Methodist Delegates Vote To Keep Policy Critical Of Homosexuality Gay Rights Advocates Were Hopeful After 15 Bishops Backed Change
The nation’s second largest Protestant church rejected a proposal that would have eliminated language critical of homosexuality in the church’s official teachings.
The governing body of the United Methodist Church voted 577 to 378 on Wednesday to uphold church policy declaring homosexuality incompatible with Christian teaching.
The current language condemning the practice of homosexuality was approved in the church’s Social Principles in 1972. The delegates to the quadrennial Methodist General Conference have upheld the language ever since.
This year, supporters of gay rights were more hopeful for change after 15 bishops, including Bishop Calvin D. McConnell of Seattle, last week announced their personal opposition to church policy. Afterward, some walked somberly away from the convention center in Denver, where the vote was taken.
On Thursday McConnell said he was not surprised by the vote, and that he will continue to uphold church policy. McConnell’s jurisdiction includes Washington and North Idaho.
McConnell finds the current statement “a little difficult” because it tends to exclude homosexuals from total active life in the church.
“I believe that Jesus Christ invites everyone to the sacrament of baptism and to the Lord’s Table regardless of who they are,” he said.
The Rev. Monica Boyd-Corsaro, associate pastor for Audubon Park United Methodist Church in Spokane, said she thought most local Methodist pastors agreed with the bishop’s stance.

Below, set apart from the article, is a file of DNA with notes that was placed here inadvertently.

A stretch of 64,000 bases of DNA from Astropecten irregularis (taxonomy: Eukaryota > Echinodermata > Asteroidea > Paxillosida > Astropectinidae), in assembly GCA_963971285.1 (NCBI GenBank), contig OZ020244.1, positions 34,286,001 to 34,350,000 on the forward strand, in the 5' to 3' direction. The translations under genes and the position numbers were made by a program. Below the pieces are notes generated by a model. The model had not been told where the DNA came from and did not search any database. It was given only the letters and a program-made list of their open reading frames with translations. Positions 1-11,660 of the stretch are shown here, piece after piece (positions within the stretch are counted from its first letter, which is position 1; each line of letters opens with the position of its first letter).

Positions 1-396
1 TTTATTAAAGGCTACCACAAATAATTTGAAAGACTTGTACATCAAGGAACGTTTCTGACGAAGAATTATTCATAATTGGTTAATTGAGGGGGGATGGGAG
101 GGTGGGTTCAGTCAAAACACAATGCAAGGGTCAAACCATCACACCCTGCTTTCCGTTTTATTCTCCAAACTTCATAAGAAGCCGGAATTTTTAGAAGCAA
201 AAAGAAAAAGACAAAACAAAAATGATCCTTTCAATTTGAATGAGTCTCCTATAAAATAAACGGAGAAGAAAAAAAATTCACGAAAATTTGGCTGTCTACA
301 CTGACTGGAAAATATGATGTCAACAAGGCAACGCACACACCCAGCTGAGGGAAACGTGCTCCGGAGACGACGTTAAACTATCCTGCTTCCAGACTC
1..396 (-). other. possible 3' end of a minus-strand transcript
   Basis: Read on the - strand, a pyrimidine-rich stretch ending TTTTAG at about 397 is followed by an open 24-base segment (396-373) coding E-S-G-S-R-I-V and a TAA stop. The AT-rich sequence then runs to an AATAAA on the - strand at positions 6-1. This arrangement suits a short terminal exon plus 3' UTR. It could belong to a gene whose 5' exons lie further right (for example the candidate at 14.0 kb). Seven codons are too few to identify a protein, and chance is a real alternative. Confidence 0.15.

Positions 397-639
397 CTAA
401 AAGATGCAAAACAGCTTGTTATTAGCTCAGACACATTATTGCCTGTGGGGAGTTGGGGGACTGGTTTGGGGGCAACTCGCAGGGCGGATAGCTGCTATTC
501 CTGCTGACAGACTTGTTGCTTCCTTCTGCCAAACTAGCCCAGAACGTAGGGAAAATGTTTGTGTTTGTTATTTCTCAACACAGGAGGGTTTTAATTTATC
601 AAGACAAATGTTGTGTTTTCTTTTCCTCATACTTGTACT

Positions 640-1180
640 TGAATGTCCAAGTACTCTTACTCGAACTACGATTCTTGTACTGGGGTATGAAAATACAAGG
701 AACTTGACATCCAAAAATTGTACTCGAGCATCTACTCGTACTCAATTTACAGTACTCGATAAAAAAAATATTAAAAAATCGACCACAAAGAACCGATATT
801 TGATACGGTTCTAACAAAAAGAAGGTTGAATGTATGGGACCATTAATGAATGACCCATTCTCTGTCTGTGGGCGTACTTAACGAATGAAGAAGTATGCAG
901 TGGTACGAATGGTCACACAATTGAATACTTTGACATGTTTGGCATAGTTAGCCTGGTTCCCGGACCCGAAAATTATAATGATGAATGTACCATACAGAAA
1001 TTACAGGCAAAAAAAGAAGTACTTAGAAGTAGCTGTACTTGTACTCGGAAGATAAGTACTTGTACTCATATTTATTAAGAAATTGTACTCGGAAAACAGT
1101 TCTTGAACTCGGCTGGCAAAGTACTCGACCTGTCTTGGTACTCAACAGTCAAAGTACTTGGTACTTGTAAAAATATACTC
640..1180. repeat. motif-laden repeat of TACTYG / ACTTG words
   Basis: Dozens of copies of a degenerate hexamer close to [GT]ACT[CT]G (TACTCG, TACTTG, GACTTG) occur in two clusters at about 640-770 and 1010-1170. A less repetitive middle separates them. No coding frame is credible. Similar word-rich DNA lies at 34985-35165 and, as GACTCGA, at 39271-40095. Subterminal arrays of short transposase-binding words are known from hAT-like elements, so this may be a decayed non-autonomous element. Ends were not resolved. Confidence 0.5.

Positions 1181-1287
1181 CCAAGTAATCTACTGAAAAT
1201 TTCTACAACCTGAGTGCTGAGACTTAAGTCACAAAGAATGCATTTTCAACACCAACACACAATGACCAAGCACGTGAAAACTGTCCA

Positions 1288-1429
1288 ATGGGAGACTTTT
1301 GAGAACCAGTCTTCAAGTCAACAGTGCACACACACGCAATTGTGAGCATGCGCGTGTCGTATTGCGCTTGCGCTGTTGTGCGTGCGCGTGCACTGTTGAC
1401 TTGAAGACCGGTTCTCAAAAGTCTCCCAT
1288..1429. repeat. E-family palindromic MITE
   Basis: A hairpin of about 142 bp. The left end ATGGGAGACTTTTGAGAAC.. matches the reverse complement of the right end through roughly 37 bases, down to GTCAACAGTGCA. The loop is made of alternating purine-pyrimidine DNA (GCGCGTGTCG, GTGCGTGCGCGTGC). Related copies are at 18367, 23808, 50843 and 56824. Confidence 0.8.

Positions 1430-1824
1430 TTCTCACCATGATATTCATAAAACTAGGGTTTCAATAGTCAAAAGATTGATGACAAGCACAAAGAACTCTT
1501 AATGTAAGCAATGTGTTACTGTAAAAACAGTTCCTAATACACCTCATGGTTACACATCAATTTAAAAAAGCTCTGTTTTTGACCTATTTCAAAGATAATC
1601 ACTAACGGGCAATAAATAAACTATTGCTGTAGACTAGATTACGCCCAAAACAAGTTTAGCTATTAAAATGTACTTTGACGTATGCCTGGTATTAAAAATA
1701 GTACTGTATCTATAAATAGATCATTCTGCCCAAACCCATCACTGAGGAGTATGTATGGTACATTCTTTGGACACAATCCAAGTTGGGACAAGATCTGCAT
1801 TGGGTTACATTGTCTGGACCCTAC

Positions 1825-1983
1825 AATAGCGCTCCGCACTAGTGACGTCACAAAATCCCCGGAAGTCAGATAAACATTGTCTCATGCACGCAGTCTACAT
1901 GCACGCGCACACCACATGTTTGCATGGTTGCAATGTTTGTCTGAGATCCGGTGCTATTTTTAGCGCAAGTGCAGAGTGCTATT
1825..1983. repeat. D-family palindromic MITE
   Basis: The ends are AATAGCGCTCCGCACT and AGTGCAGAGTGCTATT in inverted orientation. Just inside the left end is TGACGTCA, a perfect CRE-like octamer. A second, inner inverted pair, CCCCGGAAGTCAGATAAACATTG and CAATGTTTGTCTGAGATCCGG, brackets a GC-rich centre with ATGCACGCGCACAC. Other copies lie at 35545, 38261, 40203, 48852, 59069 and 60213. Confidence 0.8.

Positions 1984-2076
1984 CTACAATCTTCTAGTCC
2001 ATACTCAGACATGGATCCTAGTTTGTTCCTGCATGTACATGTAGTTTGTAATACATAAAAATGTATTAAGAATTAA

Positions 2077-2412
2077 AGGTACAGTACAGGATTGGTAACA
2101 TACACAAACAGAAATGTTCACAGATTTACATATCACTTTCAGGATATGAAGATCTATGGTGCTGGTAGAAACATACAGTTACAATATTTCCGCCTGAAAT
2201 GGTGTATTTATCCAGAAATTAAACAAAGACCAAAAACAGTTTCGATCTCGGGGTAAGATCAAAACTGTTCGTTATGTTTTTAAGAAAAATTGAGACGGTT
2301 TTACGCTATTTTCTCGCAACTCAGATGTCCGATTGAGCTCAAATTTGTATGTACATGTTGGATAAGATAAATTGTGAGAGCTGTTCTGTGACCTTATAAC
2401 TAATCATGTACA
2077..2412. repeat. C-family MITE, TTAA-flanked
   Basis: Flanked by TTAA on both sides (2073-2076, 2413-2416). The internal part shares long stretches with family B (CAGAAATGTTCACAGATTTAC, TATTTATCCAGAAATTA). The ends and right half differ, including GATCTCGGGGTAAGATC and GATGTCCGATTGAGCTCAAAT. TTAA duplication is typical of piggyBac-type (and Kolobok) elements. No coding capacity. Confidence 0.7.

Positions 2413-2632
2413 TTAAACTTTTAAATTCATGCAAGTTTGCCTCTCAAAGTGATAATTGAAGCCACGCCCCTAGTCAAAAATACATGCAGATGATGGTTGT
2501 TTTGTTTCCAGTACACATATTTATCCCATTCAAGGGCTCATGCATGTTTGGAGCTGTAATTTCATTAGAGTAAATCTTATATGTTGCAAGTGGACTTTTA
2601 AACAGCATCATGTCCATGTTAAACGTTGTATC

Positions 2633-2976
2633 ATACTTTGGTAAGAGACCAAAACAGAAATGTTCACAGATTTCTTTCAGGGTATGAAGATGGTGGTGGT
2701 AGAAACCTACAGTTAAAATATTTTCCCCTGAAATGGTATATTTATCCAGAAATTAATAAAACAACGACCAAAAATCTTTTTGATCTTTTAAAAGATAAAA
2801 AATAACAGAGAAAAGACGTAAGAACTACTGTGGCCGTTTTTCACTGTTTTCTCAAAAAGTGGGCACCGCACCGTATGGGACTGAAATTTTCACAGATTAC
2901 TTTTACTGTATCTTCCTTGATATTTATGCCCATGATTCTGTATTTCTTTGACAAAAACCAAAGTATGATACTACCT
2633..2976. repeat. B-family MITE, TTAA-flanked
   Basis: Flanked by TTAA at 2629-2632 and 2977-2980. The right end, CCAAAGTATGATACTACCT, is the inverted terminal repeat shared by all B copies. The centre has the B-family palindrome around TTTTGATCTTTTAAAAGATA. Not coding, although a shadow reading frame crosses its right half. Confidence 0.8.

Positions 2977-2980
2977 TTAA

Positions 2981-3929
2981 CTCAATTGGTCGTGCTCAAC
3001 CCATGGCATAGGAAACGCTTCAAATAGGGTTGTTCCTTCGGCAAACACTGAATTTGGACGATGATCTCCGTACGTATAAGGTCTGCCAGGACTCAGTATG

The dissenting bishops included those representing most of the western states.
“A lot of the people who have moved into the west have more tolerance and a “live-and-let-live” philosophy,” Boyd-Corsaro said.
“I would just say it’s disappointing, and we’ll be back,” said Jeanne Knepper, a spokeswoman for Affirmation, the unofficial gay and lesbian caucus of the United Methodist Church.
The issue of homosexuality has dominated the church-wide meeting of the 8.6 million-member denomination.
On Tuesday, after the statement from the 15 dissenting bishops, the full Council of Bishops said they were committed to upholding church law by banning the ordination of gays and declaring that gay practices violate church teaching.
“There is an ethical Continental Divide,” said the Rev. David A. Seamands of Nokomis, Fla., who supported the anti-gay church policy as “our basic, bottom-line biblical and theological standard on sexual practices.”
Others argued for a change.
“The church must be careful not to condemn when it doesn’t have a really clear basis,” said the Rev. Philip Wogaman, the first family’s pastor at Foundry United Methodist Church in Washington. “My friends, we need one another. We need healing on this issue.”
The Board of Church and Society had recommended dropping the condemnation of homosexuality and replacing it with the statement that the church “has been unable to arrive at a common mind on the compatibility of homosexual practice with Christian faith.”
The Rev. John Shaffer, pastor of Manito Methodist Church in Spokane, attended the conference as an observer. He believes Methodists on both sides of the issue are “deeply faithful to the Bible as they understand its message.”
“I was also grateful there were voices within the United Methodist Church seeking to open the doors in gracious hospitality to all our brothers and sisters in the faith,” he said Thursday.
Shaffer pointed out that it took the Methodist church 100 years to deal with racism. “It appears that it’s going to take a long time for the church to deal with issues of human sexuality,” he said.
Smaller, rural churches in the Inland Northwest tend to be conservative on this issue, said the Rev. Don Shipley of the Rockford United Methodist.
“The conservative side is saying we’re just going too far,” Shipley said. Some conservatives have threatened to leave the church over the issue.